Over a Quarter-Million Out-of-Work New Jerseyans Stand to Lose Crucial Benefits Unless Congress Acts Soon
FOR IMMEDIATE RELEASE: DECEMBER 12, 2013
Contact: Jon Whiten, firstname.lastname@example.org or 609-393-1145 ext. 15
Without a much-needed extension of federal emergency jobless benefits, 260,100 jobless New Jerseyans will be left in the lurch over the next 12 months. Now that Congress has struck a budget deal without reauthorizing these benefits for millions of out-of-work Americans, it must stop the Emergency Unemployment Compensation (EUC) program from expiring through separate action. This should be lawmakers’ top priority before leaving D.C. for the holidays.
• The estimated 90,300 jobless workers now receiving EUC who will receive no benefits after Christmas week if the program expires as scheduled.
• The estimated 89,100 New Jerseyans receiving regular state unemployment insurance (UI) payments, which typically run for a maximum of six months, who will exhaust them in the first half of 2014 before they can find a job. If EUC expires, these workers will receive no further benefits.
• The estimated 80,700 people who will lose their jobs in the first half of 2014 and exhaust their regular state UI in the second half of the year before they can find a job. If EUC expires, these workers will receive no further benefits.
Extending EUC benefits – which along with the Extended Benefits program have helped over 1 million New Jerseyans during the Great Recession – would also save an estimated 19,660 jobs in New Jersey and 240,000 jobs nationwide.
The failure to renew the emergency benefits would disproportionately impact New Jersey due to the state’s slow recovery. Unemployed New Jerseyans make up 5.3 percent of the number of Americans who could lose benefits within the next 12 months – close to double New Jersey’s share (2.8 percent) of the total U.S. population. On the other hand, renewing the benefits would have a disproportionate positive impact on the Garden State, with the jobs saved here making up 8.2 percent of all jobs saved nationwide.
“Over half of New Jersey’s unemployed will be worse off if Congress fails to act, creating a negative ripple effect through the state and further stunting the Garden State’s fragile economy recovery,” says New Jersey Policy Perspective president Gordon MacInnes. “We hope our representatives in D.C. will do the right thing and avoid bringing even more hardship on our struggling residents and their families.”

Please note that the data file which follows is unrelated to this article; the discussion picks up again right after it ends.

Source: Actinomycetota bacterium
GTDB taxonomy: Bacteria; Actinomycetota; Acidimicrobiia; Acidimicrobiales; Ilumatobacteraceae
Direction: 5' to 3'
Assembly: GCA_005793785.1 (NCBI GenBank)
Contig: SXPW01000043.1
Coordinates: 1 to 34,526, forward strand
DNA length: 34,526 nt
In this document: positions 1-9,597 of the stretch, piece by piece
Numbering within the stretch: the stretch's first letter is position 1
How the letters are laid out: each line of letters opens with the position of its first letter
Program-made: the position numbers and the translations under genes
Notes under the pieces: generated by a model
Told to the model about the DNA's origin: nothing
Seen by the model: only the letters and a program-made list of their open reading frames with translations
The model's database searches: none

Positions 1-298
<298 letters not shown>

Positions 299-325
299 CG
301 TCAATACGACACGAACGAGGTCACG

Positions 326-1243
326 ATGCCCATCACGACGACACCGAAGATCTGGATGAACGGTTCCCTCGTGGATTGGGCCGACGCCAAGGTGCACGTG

EUC, like the federal emergency unemployment insurance (UI) programs enacted in every major recession since 1958, is a temporary program that provides additional weeks of UI to qualifying jobless workers during periods when jobs are hard to find. Emergency federal UI not only helps relieve hardship among those jobseekers and their families; it is also widely recognized as one of the most cost-effective ways to increase demand and spur job creation in a weak economy. Both of those tasks — relieving hardship and boosting the economy — remain absolutely vital today, particularly in New Jersey, where the pace of economic and job market recovery has been slower than the nation as a whole.
Opponents of extending EUC claim that the program is too big and has lasted too long. While the program has indeed lasted a lot longer, helped a lot more unemployed workers and paid out substantially more in benefits than the programs enacted in past recessions, that’s because the Great Recession’s impact on the economy and labor market has been far worse than past recessions. In fact, without the consumer spending that UI generated, the recession would have been even deeper and the recovery even slower.
“It doesn’t take a policy expert to see that New Jerseyans are still struggling,” MacInnes says. “Cutting off this lifeline when folks need it most would be harsh on job-seekers and damaging to the state’s economy.”
More resources on EUC:
• Center on Budget and Policy Priorities
• Economic Policy Institute
• National Employment Law Center
• House Ways and Means Committee
• The Council of Economic Advisers and the Department of Labor
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